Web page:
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guy53

Members
  • Content count

    307
  • Joined

  • Last visited

  • Days Won

    5

About guy53

  • Rank
    Advanced Member
  • Birthday

Previous Fields

  • Bike
    TY 250 Beta Rev
  • Club
    Ataq

Profile Information

  • Location
    St-Jean-Sur-Richelieu,QC
  • Gender
    Male
  1. Footrest are standard, but a seat like that was not. It was avalable as an option part that you had to buy separately. The side stand is still there, nice bike Guy
  2. It seem's that it is fitted with the ´´ long seat ´´ , are the footrest standard or also changed for the trail version ? Guy
  3. Don't forget to check the keyway, small things are important, trust me. Guy
  4. There is always a bright side to a story: I was smart enough to buy all the parts needed for the job since the last rebuild, connecting rod, piston kit, seals etc., so hopefully I'll have it running like new for our big annual meeting with Mick. Guy
  5. Disaster: Just for fun I took the piston from the connecting rod, top bearing is done and yep the rod is corroded too, so crank job. I always use Shell Ultra that is suppose to be ethanol free. The transmission side is just as new, but the crankshaft side is very dirty with what look like rust mix with oil. There as been big change in temperature in the last few month especially in the period I was out of town, but I would have never believe that it could such damage. When I change the oil in the transmission I only ran it for a few minutes, probably long enough to '' spread the disease ''. Guy
  6. Scot I never heard about replacing the coil the way you did. Please give us feed back. I normally take the lighting coil out, if I can use them as replacement, I'll be more careful in storing them. Guy
  7. Now that my blood pressure is back to normal, I'm going to have a good look this evening, from what I can see with the cylinder off, only the part below the exhaust port is pitted. Guy
  8. Nope, always clean it dry ( with a rag. Guy
  9. Yesterday I took my B model out to make the final prep for today's friendly competition. I could not crank it, jerk it front and back it did not seem to be stuck, so I tought that the crank was the problem. After all it did start great about 3 weeks ago when I changed the transmission oil. After removing the side cover, everything looked ok, and I could not find the cause of my problem, took the clutch out, all the separate gear where free appart from the one on the end of the crankshaft. Than with the sparkplug out I tried to turn the motor: horror it WAS stuck. So head and cylinder off ( it was not stuck too hard ) I found water in the base, enough that the bottom of the cylinder is pitted. There was no water in the oil of the transmission ( I was not surprise by that ). It had good compression, no leak between the base and cylinder and the gas that I use is always fresh and clean. So where does that water came from, the only way it could get in the base is by the exhaust witch is in my opinion improbable. The exhaust would have to be full of water. Any idea ? Guy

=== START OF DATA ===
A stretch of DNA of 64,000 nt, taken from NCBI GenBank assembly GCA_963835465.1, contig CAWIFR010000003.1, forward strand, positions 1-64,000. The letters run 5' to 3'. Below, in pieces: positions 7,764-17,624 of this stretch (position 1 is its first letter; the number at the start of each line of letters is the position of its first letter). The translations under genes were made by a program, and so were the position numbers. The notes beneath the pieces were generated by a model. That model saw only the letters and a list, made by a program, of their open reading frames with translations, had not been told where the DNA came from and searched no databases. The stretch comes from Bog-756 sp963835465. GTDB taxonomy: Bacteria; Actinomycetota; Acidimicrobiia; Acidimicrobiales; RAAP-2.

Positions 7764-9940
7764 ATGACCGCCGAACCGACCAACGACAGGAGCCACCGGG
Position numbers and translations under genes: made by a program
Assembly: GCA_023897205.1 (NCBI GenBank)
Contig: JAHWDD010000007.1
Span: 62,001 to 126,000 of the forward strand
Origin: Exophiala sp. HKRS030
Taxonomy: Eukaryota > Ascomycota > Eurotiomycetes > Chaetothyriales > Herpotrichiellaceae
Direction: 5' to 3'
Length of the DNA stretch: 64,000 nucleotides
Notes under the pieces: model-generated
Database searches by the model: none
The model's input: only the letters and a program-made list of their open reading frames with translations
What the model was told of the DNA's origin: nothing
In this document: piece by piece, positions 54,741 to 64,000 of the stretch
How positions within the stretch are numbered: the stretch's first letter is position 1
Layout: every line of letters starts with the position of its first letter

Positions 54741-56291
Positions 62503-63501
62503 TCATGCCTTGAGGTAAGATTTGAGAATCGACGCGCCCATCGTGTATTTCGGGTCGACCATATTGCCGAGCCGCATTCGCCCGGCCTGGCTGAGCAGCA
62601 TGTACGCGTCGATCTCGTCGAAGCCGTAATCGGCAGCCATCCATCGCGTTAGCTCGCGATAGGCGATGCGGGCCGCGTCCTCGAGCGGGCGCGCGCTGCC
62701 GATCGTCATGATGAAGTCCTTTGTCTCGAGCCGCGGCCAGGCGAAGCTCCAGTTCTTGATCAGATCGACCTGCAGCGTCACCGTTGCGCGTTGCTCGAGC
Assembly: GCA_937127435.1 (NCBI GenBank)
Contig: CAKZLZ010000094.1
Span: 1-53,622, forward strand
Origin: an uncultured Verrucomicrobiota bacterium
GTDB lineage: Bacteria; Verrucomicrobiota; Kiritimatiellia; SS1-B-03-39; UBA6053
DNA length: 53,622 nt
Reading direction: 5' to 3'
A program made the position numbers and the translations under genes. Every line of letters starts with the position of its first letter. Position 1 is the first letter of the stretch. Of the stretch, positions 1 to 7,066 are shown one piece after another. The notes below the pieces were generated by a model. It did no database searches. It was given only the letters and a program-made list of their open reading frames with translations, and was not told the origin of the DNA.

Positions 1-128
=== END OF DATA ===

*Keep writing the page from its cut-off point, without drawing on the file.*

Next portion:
10. Read the Beta clutch fix by dan William ( in the Beta section ) it does apply and it's worth the effort. Guy
  11. The best are the one that are well tuned. Guy
  12. I made an extension for my 250 ( not off the shelf ) a few years back, and I did not felt such a difference, even if I oiled the cable until I followed JonV8 advise. I replace the cable with a new Venhill and oiled it with WD40 every ride. At our last TS meeting a few friend tried the clutch and the general comment was it's almost as light as a modern bike clutch. Guy
  13. There is a kind of vacuum that suck the brake fluid from the '' thank '' through the bleeder, maybe that could help. Guy
  14. And also the shock work the fork, a poorly setup front end won't give you the ride you are looking for, even if you have the best shock. Guy
  15. That's the glass bead ! Guy